Are You Married To Your Opposite?
A frequently cited statistic – that nearly half of marriages end in divorce in the United States – has an emotional pull on the intuitions of many.
Recent data suggests, however, that the 45- to 50-percent divorce rate is not presently accurate, as our divorces apparently have been lowering in numbers since the 1990s. Does this mean that we are becoming better with our relationships and making our marriages work?
There is an important caveat, as a study from Pew Research Center shows that fewer people are getting married. In fact, it has been shown that around 50 percent of adults are married today, compared to 70 percent five decades ago.
People are now waiting longer to marry – if they marry at all. More couples are opting to simply cohabitate without making their relationship official. Better birth control is preventing unwanted pregnancies and resulting in fewer marriages, so if and when couples split it doesn’t show in statistics.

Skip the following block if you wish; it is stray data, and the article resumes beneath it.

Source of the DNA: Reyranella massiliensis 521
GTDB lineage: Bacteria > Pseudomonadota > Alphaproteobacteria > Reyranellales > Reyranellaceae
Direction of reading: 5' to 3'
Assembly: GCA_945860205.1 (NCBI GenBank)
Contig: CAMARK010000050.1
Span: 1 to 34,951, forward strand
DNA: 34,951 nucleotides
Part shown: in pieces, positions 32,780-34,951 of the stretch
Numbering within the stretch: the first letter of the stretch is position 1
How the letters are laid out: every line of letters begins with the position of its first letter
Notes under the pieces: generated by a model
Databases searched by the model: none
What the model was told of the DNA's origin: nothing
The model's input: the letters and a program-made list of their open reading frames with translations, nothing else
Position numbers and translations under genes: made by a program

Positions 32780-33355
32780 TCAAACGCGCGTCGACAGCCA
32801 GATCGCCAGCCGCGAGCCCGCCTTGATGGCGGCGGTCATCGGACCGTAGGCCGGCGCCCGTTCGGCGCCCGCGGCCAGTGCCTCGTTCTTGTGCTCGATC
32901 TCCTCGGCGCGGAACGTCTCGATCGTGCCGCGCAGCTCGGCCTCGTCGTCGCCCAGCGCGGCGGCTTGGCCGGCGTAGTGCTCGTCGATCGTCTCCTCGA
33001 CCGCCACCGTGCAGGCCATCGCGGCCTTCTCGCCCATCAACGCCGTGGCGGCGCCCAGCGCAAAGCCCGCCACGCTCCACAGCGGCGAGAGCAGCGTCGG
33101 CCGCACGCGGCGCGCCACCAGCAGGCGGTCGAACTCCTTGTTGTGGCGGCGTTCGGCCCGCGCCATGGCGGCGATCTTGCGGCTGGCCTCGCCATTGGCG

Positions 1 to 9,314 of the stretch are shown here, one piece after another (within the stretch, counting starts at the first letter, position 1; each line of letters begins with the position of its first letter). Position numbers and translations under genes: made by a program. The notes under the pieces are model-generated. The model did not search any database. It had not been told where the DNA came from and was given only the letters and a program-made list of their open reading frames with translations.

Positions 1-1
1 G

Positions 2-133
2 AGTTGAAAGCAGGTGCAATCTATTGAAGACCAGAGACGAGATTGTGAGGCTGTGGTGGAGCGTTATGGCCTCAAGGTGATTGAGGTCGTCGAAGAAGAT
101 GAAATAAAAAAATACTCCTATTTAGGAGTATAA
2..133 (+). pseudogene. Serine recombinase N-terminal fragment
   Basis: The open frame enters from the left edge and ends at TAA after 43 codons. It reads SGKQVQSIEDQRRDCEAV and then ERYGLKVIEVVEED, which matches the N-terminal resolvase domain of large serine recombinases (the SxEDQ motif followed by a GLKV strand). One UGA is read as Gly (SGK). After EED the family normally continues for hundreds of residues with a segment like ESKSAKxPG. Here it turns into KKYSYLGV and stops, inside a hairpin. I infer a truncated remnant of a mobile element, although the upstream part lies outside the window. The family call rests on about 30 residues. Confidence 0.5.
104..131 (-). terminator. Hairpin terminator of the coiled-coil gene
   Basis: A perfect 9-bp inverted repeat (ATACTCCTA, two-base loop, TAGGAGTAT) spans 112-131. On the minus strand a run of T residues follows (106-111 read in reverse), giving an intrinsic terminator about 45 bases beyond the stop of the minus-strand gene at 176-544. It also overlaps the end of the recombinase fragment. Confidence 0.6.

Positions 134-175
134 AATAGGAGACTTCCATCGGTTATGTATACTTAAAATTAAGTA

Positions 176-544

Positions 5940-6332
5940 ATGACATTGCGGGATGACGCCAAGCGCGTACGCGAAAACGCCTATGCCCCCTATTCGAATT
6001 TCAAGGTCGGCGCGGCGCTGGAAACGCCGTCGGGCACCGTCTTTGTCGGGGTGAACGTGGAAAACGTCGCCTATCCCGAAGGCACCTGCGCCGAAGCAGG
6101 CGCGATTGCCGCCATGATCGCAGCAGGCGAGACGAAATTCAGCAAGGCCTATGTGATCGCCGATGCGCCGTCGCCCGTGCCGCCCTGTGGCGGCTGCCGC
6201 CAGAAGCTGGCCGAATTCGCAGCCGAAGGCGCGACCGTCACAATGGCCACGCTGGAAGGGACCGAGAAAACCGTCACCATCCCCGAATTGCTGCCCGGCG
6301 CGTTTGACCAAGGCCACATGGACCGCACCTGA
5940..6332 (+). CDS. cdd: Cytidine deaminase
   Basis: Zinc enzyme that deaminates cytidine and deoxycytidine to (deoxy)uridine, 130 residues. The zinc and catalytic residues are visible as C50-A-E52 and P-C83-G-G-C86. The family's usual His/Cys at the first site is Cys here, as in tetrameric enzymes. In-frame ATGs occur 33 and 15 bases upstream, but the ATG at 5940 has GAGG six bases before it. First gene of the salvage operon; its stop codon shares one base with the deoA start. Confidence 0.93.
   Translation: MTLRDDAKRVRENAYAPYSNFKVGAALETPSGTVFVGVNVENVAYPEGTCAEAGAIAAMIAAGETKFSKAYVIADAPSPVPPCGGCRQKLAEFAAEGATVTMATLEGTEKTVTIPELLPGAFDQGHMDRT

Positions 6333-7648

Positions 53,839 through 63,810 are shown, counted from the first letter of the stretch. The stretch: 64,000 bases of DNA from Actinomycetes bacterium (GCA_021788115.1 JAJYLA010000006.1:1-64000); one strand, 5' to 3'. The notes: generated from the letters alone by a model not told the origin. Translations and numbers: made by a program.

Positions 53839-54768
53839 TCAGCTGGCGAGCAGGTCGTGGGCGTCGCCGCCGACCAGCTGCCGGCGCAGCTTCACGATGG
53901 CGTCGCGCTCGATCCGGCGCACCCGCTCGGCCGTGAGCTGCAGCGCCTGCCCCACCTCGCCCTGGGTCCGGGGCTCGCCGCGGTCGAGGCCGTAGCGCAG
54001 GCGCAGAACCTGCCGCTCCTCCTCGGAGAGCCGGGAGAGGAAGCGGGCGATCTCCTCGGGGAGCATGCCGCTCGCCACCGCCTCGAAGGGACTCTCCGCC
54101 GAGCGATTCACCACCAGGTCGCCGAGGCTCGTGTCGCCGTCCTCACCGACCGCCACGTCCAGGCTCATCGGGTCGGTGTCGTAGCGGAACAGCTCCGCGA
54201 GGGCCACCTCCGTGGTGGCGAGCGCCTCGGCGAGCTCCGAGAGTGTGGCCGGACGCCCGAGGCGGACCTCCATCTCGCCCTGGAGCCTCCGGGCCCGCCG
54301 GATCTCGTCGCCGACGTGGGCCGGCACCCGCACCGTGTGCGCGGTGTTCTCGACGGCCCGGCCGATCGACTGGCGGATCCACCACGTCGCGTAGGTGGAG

Marriages and other long term relationships can be difficult for many of us, despite mutual love and affection. There will surely be conflict with our differences in temperament, values, goals and much more. It is no secret that life-long marriages are not guaranteed, and that if our differences prove stronger than our understanding or commitment, we’ll wind up in divorce. My book “Master the Mystery of Human Nature: Resolving the Conflict of Opposing Values” (www.masterthemysterybook.com), lays out the nature of marital relationships, and how couples may be happier together with some basic understanding of themselves and their spouse.
- In terms of personality and temperament, consider that you may be married to your complete opposite. After I was married, it became increasingly clear to me just how different my wife and I were from each other. Everything became a conflict between “my way” and “her way.” In such a dynamic, even if you get your way, your spouse loses and you have to live with them being unhappy. This scenario doesn’t help your relationship in any way. I realized that my wife is someone who processed life mostly through her feelings, whereas I was someone who filtered life through logic and reason. The diagnosing of this dynamic was critically important to move forward. He learned there are other preset dynamics that set up reasons to have conflict.